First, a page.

Generally, ‘up-trends’ involve an asset moving higher and above a 5DMA & with a flat or rising 15DMA while demonstrating a series of higher highs and higher lows; RSI (14) is trending higher as is the slow stochastic (14-3). MACD (12-26-9) crossovers in + or- territory mark my entry and exit points on a 150-day daily chart. I also confirm macro trends with weekly/monthly charts also. (If you’re so inclined, you can pull up a 1 year daily chart of SCHB (Schwab broad market ETF) and see the 6 trades in that ETF I have made this past year. I am fortunate in that I trade commission-free at this brokerage.

I trade options off intra-day charts of various time frames/frequencies, but that’s another story.

I now usually hold only 8-12 individual ETF’s at any given time. These are very broad-based market cap and/or sector ETFs with >200k daily volumes.

#117 JimH on 12.18.14 at 1:35 pm

#116 NewToETFs
Hang in there! You may have occasional short-term doubts, but you’ll have no intermediate nor long-term regrets!!!
(Your hubby is a lucky man!)

#118 chapter 9 on 12.18.14 at 1:43 pm

#71 Waterloo Resident
Little over three years ago I worked with a dude who came here from the Philippines and his wife wanted a house. This was his life:
Mon.-Fri. Start afternoon shift @1:30 till 10:30pm with usual breaks.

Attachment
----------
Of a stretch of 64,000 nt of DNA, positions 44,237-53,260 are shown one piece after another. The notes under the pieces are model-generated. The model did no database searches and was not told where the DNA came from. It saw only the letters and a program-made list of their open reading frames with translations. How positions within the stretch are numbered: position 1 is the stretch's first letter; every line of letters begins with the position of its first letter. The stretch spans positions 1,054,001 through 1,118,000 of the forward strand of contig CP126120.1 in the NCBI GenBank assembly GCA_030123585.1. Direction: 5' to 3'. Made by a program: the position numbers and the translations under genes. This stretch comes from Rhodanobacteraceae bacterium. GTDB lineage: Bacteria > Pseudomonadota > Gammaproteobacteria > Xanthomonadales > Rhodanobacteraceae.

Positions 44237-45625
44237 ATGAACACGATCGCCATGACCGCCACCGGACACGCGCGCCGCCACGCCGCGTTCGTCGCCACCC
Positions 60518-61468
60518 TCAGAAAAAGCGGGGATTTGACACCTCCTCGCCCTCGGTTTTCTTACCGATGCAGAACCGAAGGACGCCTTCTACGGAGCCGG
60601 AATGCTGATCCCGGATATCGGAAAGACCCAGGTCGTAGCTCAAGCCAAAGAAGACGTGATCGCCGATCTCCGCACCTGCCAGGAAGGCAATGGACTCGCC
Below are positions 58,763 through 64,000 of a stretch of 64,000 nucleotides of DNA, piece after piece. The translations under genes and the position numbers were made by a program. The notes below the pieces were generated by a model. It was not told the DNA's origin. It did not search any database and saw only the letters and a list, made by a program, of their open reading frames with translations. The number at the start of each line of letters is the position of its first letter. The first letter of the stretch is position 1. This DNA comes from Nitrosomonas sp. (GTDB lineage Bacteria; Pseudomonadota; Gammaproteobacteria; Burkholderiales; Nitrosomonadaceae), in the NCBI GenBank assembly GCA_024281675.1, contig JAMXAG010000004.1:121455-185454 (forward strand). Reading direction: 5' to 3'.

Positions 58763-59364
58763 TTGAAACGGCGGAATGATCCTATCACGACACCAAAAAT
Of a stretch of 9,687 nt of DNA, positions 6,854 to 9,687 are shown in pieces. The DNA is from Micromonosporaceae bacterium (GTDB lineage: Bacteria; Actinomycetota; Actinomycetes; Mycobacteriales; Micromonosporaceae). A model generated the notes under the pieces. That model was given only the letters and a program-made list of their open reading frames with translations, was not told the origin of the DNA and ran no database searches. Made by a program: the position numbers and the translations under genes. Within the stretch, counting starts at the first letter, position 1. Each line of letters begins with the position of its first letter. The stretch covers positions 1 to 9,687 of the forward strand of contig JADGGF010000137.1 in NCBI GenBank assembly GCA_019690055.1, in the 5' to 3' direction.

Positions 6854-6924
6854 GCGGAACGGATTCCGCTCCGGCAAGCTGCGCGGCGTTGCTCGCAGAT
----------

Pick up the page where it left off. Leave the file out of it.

Go home change and start night job @11:00pm till 7am
His wife started her job @8:00am so had to watch the kid to save money on day care. Total sleep time maybe 3-4 hrs a day. And of course on his days off on the weekend he had some down time-nope, he worked midnight shifts cleaning.

But they are rich!! They have a house!!

#119 Mark on 12.18.14 at 1:59 pm

“As a bright blog dog noted Suncor and many other energy stocks are actually selling for the same prices they did 10 months ago when oil was 82% higher!!”

But it could be argued that the stock of a firm like Suncor was unusually cheap even 10 months ago, as though it was anticipating a significant fall in the price of oil. After all, if you look at the longer-term chart of Suncor, it hadn’t even recovered to 50% of its 2008 highs.

Replacement cost of the assets is relevant as well. Oil is always going to be needed, and we’re just north of one of the world’s largest importers/consumers of oil which isn’t likely to ever achieve energy independence.

#120 80'sKID6$4 on 12.18.14 at 2:00 pm

#65 Smoking Man on 12.18.14 at 12:33 am